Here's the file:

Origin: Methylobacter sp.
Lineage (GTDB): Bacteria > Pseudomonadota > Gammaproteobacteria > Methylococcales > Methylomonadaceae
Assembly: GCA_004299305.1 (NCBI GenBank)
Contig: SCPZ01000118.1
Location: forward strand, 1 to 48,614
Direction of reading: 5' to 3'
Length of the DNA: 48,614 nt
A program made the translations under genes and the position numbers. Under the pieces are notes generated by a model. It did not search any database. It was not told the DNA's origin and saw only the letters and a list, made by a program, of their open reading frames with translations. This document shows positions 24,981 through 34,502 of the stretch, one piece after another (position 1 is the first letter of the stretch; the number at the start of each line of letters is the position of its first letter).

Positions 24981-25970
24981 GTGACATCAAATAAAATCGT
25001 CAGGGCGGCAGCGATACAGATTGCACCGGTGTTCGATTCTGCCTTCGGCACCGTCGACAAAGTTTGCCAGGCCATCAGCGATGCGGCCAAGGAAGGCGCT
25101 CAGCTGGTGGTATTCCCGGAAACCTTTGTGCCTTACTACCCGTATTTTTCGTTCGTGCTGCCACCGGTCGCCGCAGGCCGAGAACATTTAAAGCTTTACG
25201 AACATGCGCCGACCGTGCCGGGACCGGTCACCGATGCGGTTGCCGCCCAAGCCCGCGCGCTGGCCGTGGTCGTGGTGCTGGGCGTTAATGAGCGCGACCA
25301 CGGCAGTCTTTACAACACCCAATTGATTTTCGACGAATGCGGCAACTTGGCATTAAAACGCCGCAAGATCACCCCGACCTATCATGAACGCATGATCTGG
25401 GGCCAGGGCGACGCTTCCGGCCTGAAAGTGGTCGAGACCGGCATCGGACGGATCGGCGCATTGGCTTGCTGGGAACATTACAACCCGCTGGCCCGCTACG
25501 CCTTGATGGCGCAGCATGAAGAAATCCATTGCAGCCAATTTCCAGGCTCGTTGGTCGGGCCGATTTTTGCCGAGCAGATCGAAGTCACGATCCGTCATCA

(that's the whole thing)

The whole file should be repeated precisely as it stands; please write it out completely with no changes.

Origin: Methylobacter sp.
Lineage (GTDB): Bacteria > Pseudomonadota > Gammaproteobacteria > Methylococcales > Methylomonadaceae
Assembly: GCA_004299305.1 (NCBI GenBank)
Contig: SCPZ01000118.1
Location: forward strand, 1 to 48,614
Direction of reading: 5' to 3'
Length of the DNA: 48,614 nt
A program made the translations under genes and the position numbers. Under the pieces are notes generated by a model. It did not search any database. It was not told the DNA's origin and saw only the letters and a list, made by a program, of their open reading frames with translations. This document shows positions 24,981 through 34,502 of the stretch, one piece after another (position 1 is the first letter of the stretch; the number at the start of each line of letters is the position of its first letter).

Positions 24981-25970
24981 GTGACATCAAATAAAATCGT
25001 CAGGGCGGCAGCGATACAGATTGCACCGGTGTTCGATTCTGCCTTCGGCACCGTCGACAAAGTTTGCCAGGCCATCAGCGATGCGGCCAAGGAAGGCGCT
25101 CAGCTGGTGGTATTCCCGGAAACCTTTGTGCCTTACTACCCGTATTTTTCGTTCGTGCTGCCACCGGTCGCCGCAGGCCGAGAACATTTAAAGCTTTACG
25201 AACATGCGCCGACCGTGCCGGGACCGGTCACCGATGCGGTTGCCGCCCAAGCCCGCGCGCTGGCCGTGGTCGTGGTGCTGGGCGTTAATGAGCGCGACCA
25301 CGGCAGTCTTTACAACACCCAATTGATTTTCGACGAATGCGGCAACTTGGCATTAAAACGCCGCAAGATCACCCCGACCTATCATGAACGCATGATCTGG
25401 GGCCAGGGCGACGCTTCCGGCCTGAAAGTGGTCGAGACCGGCATCGGACGGATCGGCGCATTGGCTTGCTGGGAACATTACAACCCGCTGGCCCGCTACG
25501 CCTTGATGGCGCAGCATGAAGAAATCCATTGCAGCCAATTTCCAGGCTCGTTGGTCGGGCCGATTTTTGCCGAGCAGATCGAAGTCACGATCCGTCATCA